• explorerx4explorerx4 Central CTPosts: 9,444
    91 mustang gt 'vert 225-55-16
    02 explorer 245-70-16
    04 escape 235-70-16
    07 fusion 225-50-17

    the mustang was considered to have larger than average tires when it was new.

    tread design and tire composition also affects mileage.
  • andys120andys120 Loudon NHPosts: 16,379
    tread design and tire composition also affects mileage

    So do tire pressures. Recommended pressures on hybrids are typically high. Tire makers and car makers may start to build tires designed to run higher pressures to improve mileage. Suspensions would be re tuned for these higher pressure levels.
  • hpmctorquehpmctorque Posts: 4,118
    "Tire makers and car makers may start to build tires designed to run higher pressures to improve mileage. Suspensions would be re tuned for these higher pressure levels."

    It would be interesting to know how much mileage would improve if tires could be inflated to 50 psi, or 60, say.
  • british_roverbritish_rover Posts: 8,476
    The OEM tires on my MINI could be inflated to 51 psi but I wouldn't recommend it unless you wanted some teeth removed.
  • hpmctorquehpmctorque Posts: 4,118
    For the past several years tires were reconfigured, to a great extent, to conform with ever increasing horsepower and weight. The power increases yielded faster acceleration and speed, which, in turn, required tires to deliver this higher level of performance to the pavement, plus stopping and turning improvements to match the increased straight line performance. Wheels and tires were increasingly designed for spirited and aggressive driving. They responded to the quest for better and more impressive numbers.

    High gasoline prices are shifting the priorities of many motorists to better fuel economy. It would seem logical, then, that tires for the more economy oriented vehicles, if not most vehicles, will be reconfigured to conform to the desire for higher fuel economy. Since narrower tire widths and taller sidewalls, plus higher tire pressure help fuel economy, that's what you'll begin to see. I think it's a simple matter of shifting priorities.
  • lemkolemko Posts: 15,067
    I guess we'll be seeing less of those blingy wheels. They just keep spinnin' and spinnin' and spinnin'!
  • hpmctorquehpmctorque Posts: 4,118
    "I guess we'll be seeing less of those blingy wheels."

    Yeah, sure, once more people wake up to the negative effect these wheels have on fuel economy, the demand for them will decrease. What's cool today is out of style tomorrow, and blingy wheels are primarily a fashion statement. Now I wouldn't try to predict just when this will happen, or to what extent, because people are fickle, but its probable we'll see changes wheel and tire changes associated with fuel economy becoming a higher priority.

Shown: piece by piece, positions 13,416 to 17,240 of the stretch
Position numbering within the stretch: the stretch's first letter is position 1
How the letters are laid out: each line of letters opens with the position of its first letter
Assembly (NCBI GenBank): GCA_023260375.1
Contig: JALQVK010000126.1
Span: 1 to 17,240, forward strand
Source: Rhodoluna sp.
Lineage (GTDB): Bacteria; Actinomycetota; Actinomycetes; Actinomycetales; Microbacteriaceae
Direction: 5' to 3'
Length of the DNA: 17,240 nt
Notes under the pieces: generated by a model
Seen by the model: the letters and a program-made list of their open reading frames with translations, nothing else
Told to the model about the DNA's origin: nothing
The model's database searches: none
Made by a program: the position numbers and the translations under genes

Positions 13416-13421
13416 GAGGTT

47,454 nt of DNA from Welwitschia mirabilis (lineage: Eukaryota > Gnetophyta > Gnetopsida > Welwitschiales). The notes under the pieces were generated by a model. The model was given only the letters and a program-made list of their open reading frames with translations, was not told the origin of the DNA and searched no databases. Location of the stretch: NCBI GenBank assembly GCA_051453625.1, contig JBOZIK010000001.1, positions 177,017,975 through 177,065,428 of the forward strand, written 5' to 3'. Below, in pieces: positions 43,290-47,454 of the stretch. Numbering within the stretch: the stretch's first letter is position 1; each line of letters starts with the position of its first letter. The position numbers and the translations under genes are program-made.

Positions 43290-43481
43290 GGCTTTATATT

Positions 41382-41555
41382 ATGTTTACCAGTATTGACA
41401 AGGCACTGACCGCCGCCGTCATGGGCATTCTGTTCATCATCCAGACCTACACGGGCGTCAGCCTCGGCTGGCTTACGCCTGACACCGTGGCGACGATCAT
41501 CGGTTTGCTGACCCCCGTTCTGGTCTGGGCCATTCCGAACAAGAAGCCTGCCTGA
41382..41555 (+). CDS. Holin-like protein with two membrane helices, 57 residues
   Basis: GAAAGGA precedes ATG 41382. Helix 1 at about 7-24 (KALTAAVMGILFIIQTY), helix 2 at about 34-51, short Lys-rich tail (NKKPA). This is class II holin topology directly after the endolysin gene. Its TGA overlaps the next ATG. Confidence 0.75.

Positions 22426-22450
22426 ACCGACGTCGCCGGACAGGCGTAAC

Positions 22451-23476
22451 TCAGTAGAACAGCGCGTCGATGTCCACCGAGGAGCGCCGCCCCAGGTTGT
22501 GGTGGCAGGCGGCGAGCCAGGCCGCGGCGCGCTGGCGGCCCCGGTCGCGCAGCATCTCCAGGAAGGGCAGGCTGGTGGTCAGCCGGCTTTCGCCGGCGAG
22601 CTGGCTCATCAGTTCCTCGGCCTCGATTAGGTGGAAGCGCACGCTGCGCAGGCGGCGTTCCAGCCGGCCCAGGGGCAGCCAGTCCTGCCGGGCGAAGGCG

Think of ties and suit lapels; narrow gives way to wide, then, at some point, narrow, or at least narrower, becomes fashionable again. Now neck ties and lapels are pure fashion statements, whereas wheels and tires have an important functional component, in addition to style and fashion, so these differences have to be factored into the fashion cycle analogies. Also, many men have abandoned suits and ties for a less formal look. By contrast, last time I looked, you can't do without wheels and tires when you drive.
  • nippononlynippononly SF Bay AreaPosts: 12,669
    I went from 225/75 tires to 265/70s on my 4Runner, and my fuel economy dropped by about 15%. You think automakers don't know that? It is a certainty that tires will get narrower in the years to come, in the pursuit of better fuel economy.

    I am not sure what taller sidewalls have to do with it - perhaps they will also need to get taller so that the visual effect of big rims and tires will be maintained? I do know this - it is not likely that automakers will begin to specify 50-60 psi unless tire construction improves a lot, because pressures like that give a very hard ride in most cars, even ones designed for a soft ride.

    What someone said above resonates with me: cars will need to be designed slower to save gas, no-one needs to go 0-60 in 6 seconds in their grocery getter. And WHEN cars are slower, the massive tires they have on them now won't be necessary any more. Which is nice, because low profile and ever larger-diameter tires are so expensive to replace, and needlessly so on the family car.

    2013 Civic SI, 2009 Outback Sport 5-spd (stick)

  • andre1969andre1969 Posts: 21,578
    I do know this - it is not likely that automakers will begin to specify 50-60 psi unless tire construction improves a lot, because pressures like that give a very hard ride in most cars, even ones designed for a soft ride.